biofouling

(redirected from Macrofouling)
Also found in: Medical.

bi·o·foul·ing

 (bī′ō-fou′lĭng)
n.
The impairment or degradation of something, such as a ship's hull or mechanical equipment, as a result of the growth or activity of living organisms.

bi′o·foul′er n.
American Heritage® Dictionary of the English Language, Fifth Edition. Copyright © 2016 by Houghton Mifflin Harcourt Publishing Company. Published by Houghton Mifflin Harcourt Publishing Company. All rights reserved.

biofouling

(ˈbaɪəʊˌfaʊlɪŋ)
n
the degradation of an artificial surface by biological growth
Collins English Dictionary – Complete and Unabridged, 12th Edition 2014 © HarperCollins Publishers 1991, 1994, 1998, 2000, 2003, 2006, 2007, 2009, 2011, 2014
References in periodicals archive ?
Pioneer bacteria adhere and start forming a stratified biofilm, generating chemical signals that act as attractants or deterrents for the establishment of microalgae, spores of algae, fungi, and protozoa; then comes the settlement of invertebrate larvae, known as macrofouling (Fusetani & Clare, 2006).
As shown in Figure 2, the first stage of the program will identify if there are any macrofouling organisms on the surface of the ship hull using camera in Raspberry Pi.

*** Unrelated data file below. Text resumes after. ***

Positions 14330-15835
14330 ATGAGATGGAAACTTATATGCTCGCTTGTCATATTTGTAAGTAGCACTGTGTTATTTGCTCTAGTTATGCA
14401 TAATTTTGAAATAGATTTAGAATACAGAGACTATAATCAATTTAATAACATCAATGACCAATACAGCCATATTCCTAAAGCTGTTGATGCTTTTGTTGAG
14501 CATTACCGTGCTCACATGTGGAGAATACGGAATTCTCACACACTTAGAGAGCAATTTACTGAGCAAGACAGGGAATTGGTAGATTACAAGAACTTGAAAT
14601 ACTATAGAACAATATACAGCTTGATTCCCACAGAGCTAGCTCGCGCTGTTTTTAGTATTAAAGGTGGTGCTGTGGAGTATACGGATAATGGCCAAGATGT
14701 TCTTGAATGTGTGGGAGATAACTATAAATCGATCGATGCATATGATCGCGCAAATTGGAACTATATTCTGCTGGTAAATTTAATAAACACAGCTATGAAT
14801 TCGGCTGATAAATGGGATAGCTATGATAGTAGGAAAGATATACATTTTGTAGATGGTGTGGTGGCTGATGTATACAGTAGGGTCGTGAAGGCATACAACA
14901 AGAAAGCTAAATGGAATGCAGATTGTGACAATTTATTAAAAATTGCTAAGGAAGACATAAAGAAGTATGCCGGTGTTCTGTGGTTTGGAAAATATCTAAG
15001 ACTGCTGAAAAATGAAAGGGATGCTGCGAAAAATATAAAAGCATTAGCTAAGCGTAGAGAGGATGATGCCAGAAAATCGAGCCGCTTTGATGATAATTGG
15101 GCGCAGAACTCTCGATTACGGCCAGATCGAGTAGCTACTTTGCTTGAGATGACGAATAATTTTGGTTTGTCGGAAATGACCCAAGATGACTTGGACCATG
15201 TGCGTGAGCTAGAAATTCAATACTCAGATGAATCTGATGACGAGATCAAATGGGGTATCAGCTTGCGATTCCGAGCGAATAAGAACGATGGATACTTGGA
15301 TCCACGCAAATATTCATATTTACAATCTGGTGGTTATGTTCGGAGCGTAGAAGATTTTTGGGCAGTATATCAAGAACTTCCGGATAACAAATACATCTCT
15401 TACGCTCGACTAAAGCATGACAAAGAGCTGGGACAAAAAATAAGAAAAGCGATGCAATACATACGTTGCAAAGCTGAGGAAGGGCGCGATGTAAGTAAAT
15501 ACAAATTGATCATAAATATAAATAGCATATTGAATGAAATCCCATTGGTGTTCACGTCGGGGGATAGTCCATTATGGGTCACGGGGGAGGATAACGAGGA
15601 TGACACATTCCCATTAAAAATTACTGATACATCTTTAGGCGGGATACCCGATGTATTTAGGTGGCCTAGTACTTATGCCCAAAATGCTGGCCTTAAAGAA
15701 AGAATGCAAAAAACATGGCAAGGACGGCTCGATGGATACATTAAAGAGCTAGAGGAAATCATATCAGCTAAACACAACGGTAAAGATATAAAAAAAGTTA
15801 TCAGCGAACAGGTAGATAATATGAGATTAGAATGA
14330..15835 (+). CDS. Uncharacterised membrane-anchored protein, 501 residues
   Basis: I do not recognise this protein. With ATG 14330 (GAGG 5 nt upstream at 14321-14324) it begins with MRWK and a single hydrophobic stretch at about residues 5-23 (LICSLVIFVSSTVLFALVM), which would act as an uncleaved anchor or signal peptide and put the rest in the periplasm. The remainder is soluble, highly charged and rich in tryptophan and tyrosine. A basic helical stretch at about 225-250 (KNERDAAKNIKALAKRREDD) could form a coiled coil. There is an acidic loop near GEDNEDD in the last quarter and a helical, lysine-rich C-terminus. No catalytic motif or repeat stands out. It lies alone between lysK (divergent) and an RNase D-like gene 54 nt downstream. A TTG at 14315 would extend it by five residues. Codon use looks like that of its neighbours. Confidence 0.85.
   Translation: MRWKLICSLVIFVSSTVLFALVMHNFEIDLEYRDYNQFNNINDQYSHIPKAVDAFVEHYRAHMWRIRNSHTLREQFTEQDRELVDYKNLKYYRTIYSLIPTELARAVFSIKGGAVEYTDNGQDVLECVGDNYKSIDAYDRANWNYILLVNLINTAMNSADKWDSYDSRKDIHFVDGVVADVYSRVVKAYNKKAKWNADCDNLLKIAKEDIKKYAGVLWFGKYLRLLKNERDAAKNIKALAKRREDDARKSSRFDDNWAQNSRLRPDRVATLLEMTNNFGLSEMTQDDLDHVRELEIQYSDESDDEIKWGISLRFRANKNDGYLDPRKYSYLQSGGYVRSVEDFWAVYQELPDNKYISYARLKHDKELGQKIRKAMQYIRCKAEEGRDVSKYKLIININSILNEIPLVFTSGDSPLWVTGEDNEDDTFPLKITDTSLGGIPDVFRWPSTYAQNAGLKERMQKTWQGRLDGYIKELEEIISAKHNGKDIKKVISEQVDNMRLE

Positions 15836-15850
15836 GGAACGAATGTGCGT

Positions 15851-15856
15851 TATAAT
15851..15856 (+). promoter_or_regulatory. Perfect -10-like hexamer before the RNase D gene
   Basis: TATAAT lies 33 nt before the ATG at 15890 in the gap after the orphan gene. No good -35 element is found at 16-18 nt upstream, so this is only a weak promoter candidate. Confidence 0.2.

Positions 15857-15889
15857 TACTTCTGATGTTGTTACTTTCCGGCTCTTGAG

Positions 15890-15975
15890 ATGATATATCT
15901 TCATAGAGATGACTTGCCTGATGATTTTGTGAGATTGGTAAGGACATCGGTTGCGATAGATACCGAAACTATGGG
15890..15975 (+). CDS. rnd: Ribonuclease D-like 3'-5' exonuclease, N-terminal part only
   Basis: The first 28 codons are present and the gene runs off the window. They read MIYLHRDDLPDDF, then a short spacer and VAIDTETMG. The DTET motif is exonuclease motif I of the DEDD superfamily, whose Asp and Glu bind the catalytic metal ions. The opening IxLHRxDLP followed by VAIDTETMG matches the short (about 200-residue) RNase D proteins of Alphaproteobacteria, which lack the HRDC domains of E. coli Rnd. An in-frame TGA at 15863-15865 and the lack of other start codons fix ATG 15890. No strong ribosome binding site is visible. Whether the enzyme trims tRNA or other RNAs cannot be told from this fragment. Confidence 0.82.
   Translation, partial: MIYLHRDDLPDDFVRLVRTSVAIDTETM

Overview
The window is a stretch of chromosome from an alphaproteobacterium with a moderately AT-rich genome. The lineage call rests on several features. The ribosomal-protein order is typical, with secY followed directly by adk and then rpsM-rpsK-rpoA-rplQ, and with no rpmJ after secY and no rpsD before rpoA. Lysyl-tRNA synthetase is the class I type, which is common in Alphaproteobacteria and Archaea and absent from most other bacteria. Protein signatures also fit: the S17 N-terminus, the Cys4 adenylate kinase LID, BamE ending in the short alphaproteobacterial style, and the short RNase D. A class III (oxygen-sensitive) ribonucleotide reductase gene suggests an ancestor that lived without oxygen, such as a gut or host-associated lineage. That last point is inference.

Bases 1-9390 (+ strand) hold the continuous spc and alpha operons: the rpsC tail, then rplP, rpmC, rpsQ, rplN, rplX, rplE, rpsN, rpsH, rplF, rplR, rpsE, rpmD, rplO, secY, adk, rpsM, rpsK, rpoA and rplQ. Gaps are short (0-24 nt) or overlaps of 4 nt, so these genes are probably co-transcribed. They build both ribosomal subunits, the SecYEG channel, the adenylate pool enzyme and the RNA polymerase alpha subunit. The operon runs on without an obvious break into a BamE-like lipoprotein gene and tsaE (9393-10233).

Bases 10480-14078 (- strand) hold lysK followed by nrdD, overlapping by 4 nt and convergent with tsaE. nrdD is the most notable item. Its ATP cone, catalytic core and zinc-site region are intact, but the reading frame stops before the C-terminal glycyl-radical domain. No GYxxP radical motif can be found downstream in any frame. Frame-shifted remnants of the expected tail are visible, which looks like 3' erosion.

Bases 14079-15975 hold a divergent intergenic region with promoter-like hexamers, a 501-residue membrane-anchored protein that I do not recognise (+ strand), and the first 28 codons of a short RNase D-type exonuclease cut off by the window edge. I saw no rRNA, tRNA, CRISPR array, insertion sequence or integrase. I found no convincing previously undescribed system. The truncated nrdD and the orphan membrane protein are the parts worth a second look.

Hence, the duration of the vessel staying stationary will enable the colonizing of micro- and macrofouling as explained below.
A review of marine macrofouling communities with special reference to animal fouling.
Pages 371-386 in Monitoring and control of macrofouling mollusks in fresh water systems.
Figure 21 presents an example of a hull with severe macrofouling.
The subsequent onset of macrofouling may be preceded by the formation of bacterial biofilms (bacterial fouling) and such a biofilm may have a deleterious effect on the ability of the surface to remain free from larger fouling organisms.
bow and stern thrusters, fin stabilizers, propellers and propeller shafts, rudders, and out-of-water block marks), must not be "significantly in excess" of five percent macrofouling. Macrofouling is defined as large, distinct multicellular organisms visible to the human eye such as barnacles, tubeworms, or fronds of algae.
Also, according to the standard of ASTM 3621 the macrofouling coverage of panels coated with different coatings was also evaluated in the East China Sea for 2 months (Fig.